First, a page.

Integral windup

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Integral windup, also known as integrator windup[1] or reset windup,[2] refers to the situation in a PID controller where a large change in setpoint occurs (say a positive change) and the integral term accumulates a significant error during the rise (windup), thus overshooting and continuing to increase as this accumulated error is unwound (offset by errors in the other direction).


This problem can be addressed by

  • Initializing the controller integral to a desired value, for instance to the value before the problem[citation needed]
  • Increasing the setpoint in a suitable ramp
  • Conditional Integration: disabling the integral function until the to-be-controlled process variable (PV) has entered the controllable region[3]
  • Preventing the integral term from accumulating above or below pre-determined bounds[4]
  • Back-calculating the integral term to constrain the process output within feasible bounds.[5][6][3]
  • Clegg Integrator: Zeroing the integral value every time the error is equal to, or crosses zero.[7] This avoids having the controller attempt to drive the system to have the same error integral in the opposite direction as was caused by a perturbation, but induces oscillation if a non-zero control value required to maintain the process at setpoint.[8]


Integral windup particularly occurs as a limitation of physical systems, compared with ideal systems, due to the ideal output being physically impossible (process saturation: the output of the process being limited at the top or bottom of its scale, making the error constant). For example, the position of a valve cannot be any more open than fully open and also cannot be closed any more than fully closed. In this case, anti-windup can actually involve the integrator being turned off for periods of time until the response falls back into an acceptable range.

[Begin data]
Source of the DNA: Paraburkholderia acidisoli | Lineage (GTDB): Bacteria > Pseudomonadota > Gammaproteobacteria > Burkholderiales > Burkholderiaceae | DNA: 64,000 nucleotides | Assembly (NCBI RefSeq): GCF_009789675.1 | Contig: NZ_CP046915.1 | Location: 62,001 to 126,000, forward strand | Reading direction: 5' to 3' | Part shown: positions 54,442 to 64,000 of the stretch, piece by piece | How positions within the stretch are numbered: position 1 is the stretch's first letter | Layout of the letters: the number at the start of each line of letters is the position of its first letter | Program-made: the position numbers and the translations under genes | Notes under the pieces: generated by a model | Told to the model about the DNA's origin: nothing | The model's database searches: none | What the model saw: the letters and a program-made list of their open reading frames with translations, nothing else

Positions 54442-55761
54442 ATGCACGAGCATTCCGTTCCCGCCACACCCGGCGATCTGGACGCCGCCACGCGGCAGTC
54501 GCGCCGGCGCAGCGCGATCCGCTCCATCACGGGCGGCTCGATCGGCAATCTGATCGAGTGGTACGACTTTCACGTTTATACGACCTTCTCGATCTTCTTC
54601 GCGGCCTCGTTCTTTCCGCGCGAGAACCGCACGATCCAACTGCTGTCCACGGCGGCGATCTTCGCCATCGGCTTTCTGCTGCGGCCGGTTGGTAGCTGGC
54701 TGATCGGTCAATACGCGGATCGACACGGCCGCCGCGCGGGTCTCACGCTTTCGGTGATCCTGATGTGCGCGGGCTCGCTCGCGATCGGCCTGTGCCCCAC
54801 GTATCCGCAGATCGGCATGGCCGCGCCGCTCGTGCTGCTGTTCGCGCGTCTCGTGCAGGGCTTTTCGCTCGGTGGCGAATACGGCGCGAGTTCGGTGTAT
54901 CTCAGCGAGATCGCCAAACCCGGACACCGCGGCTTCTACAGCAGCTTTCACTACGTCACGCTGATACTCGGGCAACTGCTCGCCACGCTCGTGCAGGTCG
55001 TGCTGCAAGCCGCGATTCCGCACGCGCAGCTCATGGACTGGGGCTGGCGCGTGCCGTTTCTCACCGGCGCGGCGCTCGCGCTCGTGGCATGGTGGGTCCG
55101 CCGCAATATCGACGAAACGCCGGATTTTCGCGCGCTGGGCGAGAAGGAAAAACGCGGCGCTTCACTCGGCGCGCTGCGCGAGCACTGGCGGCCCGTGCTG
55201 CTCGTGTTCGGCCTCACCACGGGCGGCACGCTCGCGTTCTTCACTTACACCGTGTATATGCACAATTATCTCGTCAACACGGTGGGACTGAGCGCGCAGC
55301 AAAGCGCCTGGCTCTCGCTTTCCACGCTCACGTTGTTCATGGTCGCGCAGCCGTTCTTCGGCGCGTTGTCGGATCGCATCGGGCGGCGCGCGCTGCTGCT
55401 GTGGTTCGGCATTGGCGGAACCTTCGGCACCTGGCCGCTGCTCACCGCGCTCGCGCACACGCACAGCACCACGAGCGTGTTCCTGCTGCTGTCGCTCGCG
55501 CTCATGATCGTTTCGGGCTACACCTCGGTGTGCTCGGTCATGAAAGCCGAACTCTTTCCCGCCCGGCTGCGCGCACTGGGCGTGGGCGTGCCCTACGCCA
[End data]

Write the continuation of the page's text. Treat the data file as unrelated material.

This usually occurs when the controller's output can no longer affect the controlled variable, or if the controller is part of a selection scheme and it is selected right.

Integral windup was more of a problem in analog controllers. Within modern distributed control systems and programmable logic controllers, it is much easier to prevent integral windup by either limiting the controller output, limiting the integral to produce feasible output,[5] or by using external reset feedback, which is a means of feeding back the selected output to the integral circuit of all controllers in the selection scheme so that a closed loop is maintained.


  1. ^ "Microchip Application Note AN532: Servo Control of a DC Motor" (PDF). Microchip Technology, Inc. 1997. p. 4. Retrieved 2014-01-07.
  2. ^ M. Tham. "Discretised PID Controllers" (PDF). Archived from the original (PDF) on 2020-03-28. Retrieved 2014-01-07.
  3. ^ a b Astrom, Karl Johan; Rundqwist, Lars (1989). "Integrator Windup and How to Avoid It" (PDF). 1989 American Control Conference. pp. 1693–1698. doi:10.23919/ACC.1989.4790464. S2CID 36848080.
  4. ^ Beauregard, Brett. "Improving the Beginner's PID: Reset Windup". Project Blog. Retrieved 2021-11-21.
  5. ^ a b Cooper, Douglas. "Integral (Reset) Windup, Jacketing Logic and the Velocity PI Form". Retrieved 2014-02-18.
  6. ^ Aström, Karl (2002). Control System Design (PDF). pp. 228–231.
  7. ^ Zheng, Jinchuan; Guo, Yuqian; Fu, Minyue; Wang, Youyi; Xie, Lihua (2007). "Improved Reset Control Design for a PZT Positioning Stage". 2007 IEEE International Conference on Control Applications. pp. 1272–1277. doi:10.1109/CCA.2007.4389410. hdl:1959.13/937597. ISBN 978-1-4244-0442-1. S2CID 14877444.
  8. ^ Hollot, C.V. (1997). "Revisiting Clegg Integrators: Periodicity, Stability and IQCs". IFAC Proceedings Volumes. 30 (27): 31–38. doi:10.1016/S1474-6670(17)41154-2.